- The Washington Times - Tuesday, March 28, 2000

SAN FRANCISCO Get set to say goodbye to the hypodermic needle and its "ouch."
Both may become obsolete as an exciting new family of painless drug-delivery devices make their medical debut, developers predicted at a meeting here.
Among the needle alternatives described:
An array of "micro-needles" thinner than a human hair that pierce the skin without causing pain.
A handheld injector that painlessly shoots tiny drug pellets into the skin at supersonic speeds.
An inhaler that uses ink-jet-printer technology to spray tiny drug particles into the lungs.
A truly cutting-edge device that uses microscopic razor-sharp blades to painlessly pierce the skin so medicine can flow into the bloodstream.
These devices may be critical for wide use of gene therapy and a new generation of drugs made with biotechnology, according to Dr. Igor Gonda of the Aradigm Corporation in Hayward, Calif.
He was among a panel of scientists who reported at the 219th national meeting of the American Chemical Society (ACS).
"The products of biotech almost invariably need to be injected," Dr. Gonda said. "These molecules are too sensitive to be administered through the hostile environment of the gastrointestinal tract. The skin is practically impermeable to them."
Biotechnology products such as human insulin and human-growth hormone are protein molecules. If taken by mouth as pills, they would be digested and torn apart just like meat or beans in the stomach and intestines.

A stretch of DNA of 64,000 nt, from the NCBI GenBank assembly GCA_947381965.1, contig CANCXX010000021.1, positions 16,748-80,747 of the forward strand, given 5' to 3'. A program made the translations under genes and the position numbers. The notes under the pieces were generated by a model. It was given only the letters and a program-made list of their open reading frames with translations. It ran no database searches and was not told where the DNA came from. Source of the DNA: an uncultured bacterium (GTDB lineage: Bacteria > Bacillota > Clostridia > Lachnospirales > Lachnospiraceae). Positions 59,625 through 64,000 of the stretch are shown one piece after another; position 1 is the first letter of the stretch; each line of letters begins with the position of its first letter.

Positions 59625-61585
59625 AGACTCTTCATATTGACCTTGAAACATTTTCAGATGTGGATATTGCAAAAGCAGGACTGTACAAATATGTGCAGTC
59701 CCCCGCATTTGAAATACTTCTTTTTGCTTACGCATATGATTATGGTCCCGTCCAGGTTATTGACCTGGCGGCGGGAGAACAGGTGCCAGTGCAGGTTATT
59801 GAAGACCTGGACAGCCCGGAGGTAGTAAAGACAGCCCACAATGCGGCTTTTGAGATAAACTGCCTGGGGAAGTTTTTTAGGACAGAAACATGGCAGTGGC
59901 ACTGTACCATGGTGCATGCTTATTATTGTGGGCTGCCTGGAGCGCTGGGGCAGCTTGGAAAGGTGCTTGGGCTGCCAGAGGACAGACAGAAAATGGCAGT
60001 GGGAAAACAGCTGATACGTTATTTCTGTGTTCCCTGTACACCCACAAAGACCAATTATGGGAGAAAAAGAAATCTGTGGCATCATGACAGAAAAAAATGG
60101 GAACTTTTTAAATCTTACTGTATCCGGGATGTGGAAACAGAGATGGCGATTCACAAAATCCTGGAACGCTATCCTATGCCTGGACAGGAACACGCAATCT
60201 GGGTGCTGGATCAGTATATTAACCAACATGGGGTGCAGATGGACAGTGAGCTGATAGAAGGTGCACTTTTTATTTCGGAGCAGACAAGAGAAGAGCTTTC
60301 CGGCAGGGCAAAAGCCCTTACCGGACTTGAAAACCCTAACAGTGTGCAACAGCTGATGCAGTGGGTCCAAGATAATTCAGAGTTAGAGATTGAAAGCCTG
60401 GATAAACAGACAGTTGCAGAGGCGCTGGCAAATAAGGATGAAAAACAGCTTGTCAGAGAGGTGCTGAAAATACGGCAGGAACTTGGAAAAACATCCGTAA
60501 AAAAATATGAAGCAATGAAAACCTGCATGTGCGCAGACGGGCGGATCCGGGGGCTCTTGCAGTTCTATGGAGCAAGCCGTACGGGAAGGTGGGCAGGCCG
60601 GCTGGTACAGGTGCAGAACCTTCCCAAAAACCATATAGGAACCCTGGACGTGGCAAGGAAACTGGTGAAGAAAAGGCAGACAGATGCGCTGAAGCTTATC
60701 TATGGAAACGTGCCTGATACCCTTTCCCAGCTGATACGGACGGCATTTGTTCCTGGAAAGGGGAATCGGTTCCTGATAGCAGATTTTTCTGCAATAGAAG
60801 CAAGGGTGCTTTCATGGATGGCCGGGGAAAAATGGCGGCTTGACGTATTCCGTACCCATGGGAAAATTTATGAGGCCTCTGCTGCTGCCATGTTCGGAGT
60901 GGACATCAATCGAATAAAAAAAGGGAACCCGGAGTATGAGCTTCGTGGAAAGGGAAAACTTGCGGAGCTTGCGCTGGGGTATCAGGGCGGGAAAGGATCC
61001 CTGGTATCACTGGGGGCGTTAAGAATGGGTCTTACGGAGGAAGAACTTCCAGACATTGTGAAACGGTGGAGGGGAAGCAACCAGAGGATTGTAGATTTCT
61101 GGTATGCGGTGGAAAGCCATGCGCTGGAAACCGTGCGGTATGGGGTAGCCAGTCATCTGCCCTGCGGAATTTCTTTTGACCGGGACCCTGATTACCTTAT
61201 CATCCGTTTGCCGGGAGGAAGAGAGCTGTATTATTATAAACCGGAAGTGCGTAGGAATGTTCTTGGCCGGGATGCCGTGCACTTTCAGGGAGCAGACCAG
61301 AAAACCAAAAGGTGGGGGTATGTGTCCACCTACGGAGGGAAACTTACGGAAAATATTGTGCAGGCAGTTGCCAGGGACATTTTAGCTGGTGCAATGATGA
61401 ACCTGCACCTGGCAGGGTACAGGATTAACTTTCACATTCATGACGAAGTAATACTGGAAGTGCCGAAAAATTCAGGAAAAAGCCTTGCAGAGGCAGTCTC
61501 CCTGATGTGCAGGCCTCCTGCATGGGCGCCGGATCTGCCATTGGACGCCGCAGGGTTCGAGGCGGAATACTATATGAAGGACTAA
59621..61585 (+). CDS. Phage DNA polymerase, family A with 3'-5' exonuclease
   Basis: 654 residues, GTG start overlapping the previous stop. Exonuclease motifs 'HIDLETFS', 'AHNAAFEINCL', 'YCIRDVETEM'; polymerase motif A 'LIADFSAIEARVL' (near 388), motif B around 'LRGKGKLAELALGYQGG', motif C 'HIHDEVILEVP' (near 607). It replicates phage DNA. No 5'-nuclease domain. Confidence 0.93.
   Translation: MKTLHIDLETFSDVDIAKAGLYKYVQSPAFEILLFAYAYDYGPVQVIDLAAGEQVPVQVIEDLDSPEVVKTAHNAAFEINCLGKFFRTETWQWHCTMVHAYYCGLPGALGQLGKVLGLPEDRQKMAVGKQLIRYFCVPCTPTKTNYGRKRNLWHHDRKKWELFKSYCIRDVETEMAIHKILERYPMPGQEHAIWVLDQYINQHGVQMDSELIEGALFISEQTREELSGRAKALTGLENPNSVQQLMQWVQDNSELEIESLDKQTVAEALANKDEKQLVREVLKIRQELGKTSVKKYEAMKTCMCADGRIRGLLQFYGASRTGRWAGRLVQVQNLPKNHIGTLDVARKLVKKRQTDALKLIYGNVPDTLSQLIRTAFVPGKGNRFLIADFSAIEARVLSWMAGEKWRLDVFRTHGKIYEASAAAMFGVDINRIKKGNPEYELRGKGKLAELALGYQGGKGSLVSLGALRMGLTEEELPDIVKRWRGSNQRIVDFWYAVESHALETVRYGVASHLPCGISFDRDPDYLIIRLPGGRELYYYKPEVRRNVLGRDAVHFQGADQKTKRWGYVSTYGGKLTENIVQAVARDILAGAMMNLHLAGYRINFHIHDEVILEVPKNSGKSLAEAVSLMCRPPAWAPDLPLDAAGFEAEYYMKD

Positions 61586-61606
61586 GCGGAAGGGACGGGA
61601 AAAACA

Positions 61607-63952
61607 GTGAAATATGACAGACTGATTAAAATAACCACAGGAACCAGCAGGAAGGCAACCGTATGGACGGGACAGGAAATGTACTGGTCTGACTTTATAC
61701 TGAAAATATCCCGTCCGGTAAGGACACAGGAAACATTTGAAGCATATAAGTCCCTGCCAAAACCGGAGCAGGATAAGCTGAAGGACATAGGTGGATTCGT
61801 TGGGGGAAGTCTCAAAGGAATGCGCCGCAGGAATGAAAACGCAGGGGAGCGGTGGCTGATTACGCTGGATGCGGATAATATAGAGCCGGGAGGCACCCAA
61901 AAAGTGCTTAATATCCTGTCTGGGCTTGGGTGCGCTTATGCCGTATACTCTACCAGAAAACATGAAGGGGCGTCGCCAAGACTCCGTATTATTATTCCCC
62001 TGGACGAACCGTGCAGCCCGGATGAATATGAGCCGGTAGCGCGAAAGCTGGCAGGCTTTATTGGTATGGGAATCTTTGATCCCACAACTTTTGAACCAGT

Scores of new protein-based drugs are being developed. An intensive, behind-the-scenes effort has been under way to find patient-friendly ways of administering them.
Many consumers balk at jabbing themselves with a hypodermic needle several times each day.
Scientists predicted that the research eventually will end the hypodermic syringe's 150-year reign as the standard way of getting many drugs into the body.
Some of the hypodermic-needle alternatives are being tested on humans in clinical trials and could be on the market in a few years, scientists said.
Currently, "skin patches" are the main way of painlessly giving drugs through the skin. These medicated adhesive pads, however, can be used for only a handful of drugs that pass easily through the skin and into the bloodstream.
Dr. Mark Prausnitz of the Georgia Institute of Technology said that microprocessor-based drug-delivery systems are being developed to fill another major medical need: giving drugs in a slower, more natural way in response to body needs.
"For example, many diabetics need to receive a low level of insulin all day long, with increased doses at mealtimes," he said in an interview. "New delivery systems may be better able to mimic the pancreas by giving small amounts of insulin all day and increased amounts at mealtime."
The ACS is a nonprofit organization with 160,000 members. It is the world's biggest scientific organization. About 20,000 members have gathered here this week for 9,000 reports on new discoveries in chemistry, a central part of sciences ranging from astronomy to zoology.
Distributed by Scripps Howard.

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